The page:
Read about Day Al-Mohamed, the keynote speaker for this year’s Disability Culture Month. Al-Mohamed is a Mizzou Law School alum, activist, documentarian and attorney who works in Washington, D.C.
She will discuss disability representation in media from 5 to 6:15 p.m. on Sept. 28. Register for the talk on Engage.
Tell us a little about yourself.
I’m a senior policy advisor for the U.S. Department of Labor. I head the Occupational Safety and Health Administration’s premier safety and health management recognition program, the Voluntary Protection Programs.
My other work at the Department of Labor has included the design and implementation of the multimillion-dollar Add Us In initiative to identify and develop strategies to increase employment opportunities for individuals with disabilities by working with small business associations in underserved and historically excluded communities and policy design and improvement on youth workforce and employment.
I’ve been a lobbyist for more than 10 years addressing a variety of legislative and regulatory areas including disability, health care, immigration and international development. This included an active role in the passage of the Affordable Care Act and the Hate Crimes Prevention Act.
While still at Mizzou, I worked on the planning committee for the Civil Rights Group of the Cambio de Colores conference, the largest conference that directly addresses the various issues faced by Latino immigrants to the Midwest and served as a representative of the ISC-ICC to the Preparatory Commission of the International Criminal Court (ICC) at the United Nations.
Outside of my policy work, I write books, make films and am a part-time radio host on Idobi Radio’s Geek Girl Riot with an audience of more than 80,000 listeners. My Civil War documentary, The Invalid Corps, recently sold to Alaska Airlines, and my historical series on disability — Renegades — was just released on American Masters PBS in July 2021.
I serve as staff officer for U.S. Coast Guard Auxiliary Flotilla 24-01 and on the Montgomery County Commission for People with Disabilities. I read romance novels, eat potato chips and have yet to meet a cheese I don’t love.
What motivated you to get involved with disability issues?
I think, one of the things about having a disability is that you don’t really get a choice on whether or not you want to get involved with disability issues. It follows wherever you go and because of structural inequities in the way the world is physically built, the way programs are designed and the stereotypes that people believe, advocacy is always a part of what you do. That was true when I worked on policy issues and is just as true in my writing and filmmaking.
So happy to hear that you’re a Mizzou alum (M-I-Z!). Has your time at Mizzou and Mizzou Law shaped your career?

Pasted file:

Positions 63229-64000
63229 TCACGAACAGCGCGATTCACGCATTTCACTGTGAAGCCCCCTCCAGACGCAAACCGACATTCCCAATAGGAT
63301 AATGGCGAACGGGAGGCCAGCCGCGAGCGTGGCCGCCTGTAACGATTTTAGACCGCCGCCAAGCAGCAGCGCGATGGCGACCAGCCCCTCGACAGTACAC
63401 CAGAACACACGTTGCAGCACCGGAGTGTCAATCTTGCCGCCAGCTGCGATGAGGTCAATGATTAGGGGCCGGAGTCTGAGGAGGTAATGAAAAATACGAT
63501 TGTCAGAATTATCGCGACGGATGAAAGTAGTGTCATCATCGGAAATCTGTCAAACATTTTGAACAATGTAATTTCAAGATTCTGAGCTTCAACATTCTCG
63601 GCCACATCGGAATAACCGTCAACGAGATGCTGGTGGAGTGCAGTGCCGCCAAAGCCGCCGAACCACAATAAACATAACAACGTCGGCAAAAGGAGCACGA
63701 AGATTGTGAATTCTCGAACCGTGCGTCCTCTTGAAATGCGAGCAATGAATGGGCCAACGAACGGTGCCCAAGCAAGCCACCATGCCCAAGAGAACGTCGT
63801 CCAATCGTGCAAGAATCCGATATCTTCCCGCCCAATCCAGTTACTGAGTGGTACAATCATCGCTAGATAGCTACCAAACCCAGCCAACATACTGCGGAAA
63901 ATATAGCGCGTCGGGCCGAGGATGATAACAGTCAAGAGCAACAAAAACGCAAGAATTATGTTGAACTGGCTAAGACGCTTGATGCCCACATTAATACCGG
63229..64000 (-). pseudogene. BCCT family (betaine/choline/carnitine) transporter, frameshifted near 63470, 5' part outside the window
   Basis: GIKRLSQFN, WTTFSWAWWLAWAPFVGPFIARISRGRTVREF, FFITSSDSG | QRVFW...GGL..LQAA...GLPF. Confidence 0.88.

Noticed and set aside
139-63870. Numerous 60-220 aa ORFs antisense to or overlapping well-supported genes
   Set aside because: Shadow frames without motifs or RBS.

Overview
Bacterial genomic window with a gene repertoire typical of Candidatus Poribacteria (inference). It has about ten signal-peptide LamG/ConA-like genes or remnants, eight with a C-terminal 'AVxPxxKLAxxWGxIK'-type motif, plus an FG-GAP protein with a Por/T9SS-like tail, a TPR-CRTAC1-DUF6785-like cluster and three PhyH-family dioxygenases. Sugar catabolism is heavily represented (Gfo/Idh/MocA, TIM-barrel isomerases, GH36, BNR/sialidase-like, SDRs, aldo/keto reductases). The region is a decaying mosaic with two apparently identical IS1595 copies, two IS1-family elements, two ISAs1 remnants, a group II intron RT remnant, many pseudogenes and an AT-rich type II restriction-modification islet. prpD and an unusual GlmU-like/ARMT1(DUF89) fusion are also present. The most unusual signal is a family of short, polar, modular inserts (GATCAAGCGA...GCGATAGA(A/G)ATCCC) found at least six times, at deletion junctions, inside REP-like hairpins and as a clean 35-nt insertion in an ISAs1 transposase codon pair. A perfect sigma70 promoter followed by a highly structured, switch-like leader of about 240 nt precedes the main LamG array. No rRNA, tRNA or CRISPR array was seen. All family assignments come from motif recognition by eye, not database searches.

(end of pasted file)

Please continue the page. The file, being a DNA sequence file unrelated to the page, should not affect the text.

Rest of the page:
Mizzou was a great foundation where I felt like I had some time and space to explore who I was and what I wanted to learn and do with my life. It was while I was at Mizzou that I got my first internship at the Missouri House of Representatives. And from there, a career in legislative and regulatory policy was an easy step.
What drew you to become a documentary filmmaker?
I was already writing books but came across this story about disabled soldier regiments in the Civil War. No one really wants to read a Civil War history book (unless you’re already interested in the topic), so I was looking for something that could appeal to a broader audience. Film was a natural expansion.
How my first documentary came to be made is also a romantic story. Every year, my wife and I do something new together. We each get to pick. A few years ago, she picked ballroom dancing, I picked a documentary film class. The goal of the 8-week class was to create a short one- to two-minute film.
My one-minute piece became the trailer for The Invalid Corps. We spent the next five years doing research, building the team and acquiring funding — including through Kickstarter — to make the final film.
Your keynote will be the marquee event of MU’s Disability Culture Month this year. What does disability culture mean to you?
Disability culture is the celebration of the uniqueness of disability; it is about visibility, pride and changing societal perceptions of value and contribution. It isn’t about people with disabilities being included in society but how people with disabilities drive and transform society.
If there’s one key takeaway or thought that you’d like to share about Disability Culture Month, what would that be?
Disability culture and activism have existed from ancient times to present, but we rarely hear about people with disabilities from our own perspective. Our lives and our stories are framed from an “able-bodied view”: victims, people to be pitied, or the converse, inspirational champions who have “overcome.” But most of us exist somewhere in between.
Disability is defined by the values of the society in which it exists. The struggle to define the disability experience is the struggle to make a more just society for everyone.
This quote also resonates with me:
“When those who have the power to name and to socially construct reality choose not to see you or hear you, whether you are dark-skinned, old, disabled, female, or speak with a different accent or dialect than theirs, when someone with the authority of a teacher, say, describes the world and you are not in it, there is a moment of psychic disequilibrium, as if you looked into a mirror and saw nothing.” — Adrienne Rich, (Disabled) Poet
How can we connect with you? Can you share your social media handles?
You can find me at @DayAlMohamed on both Twitter and Instagram!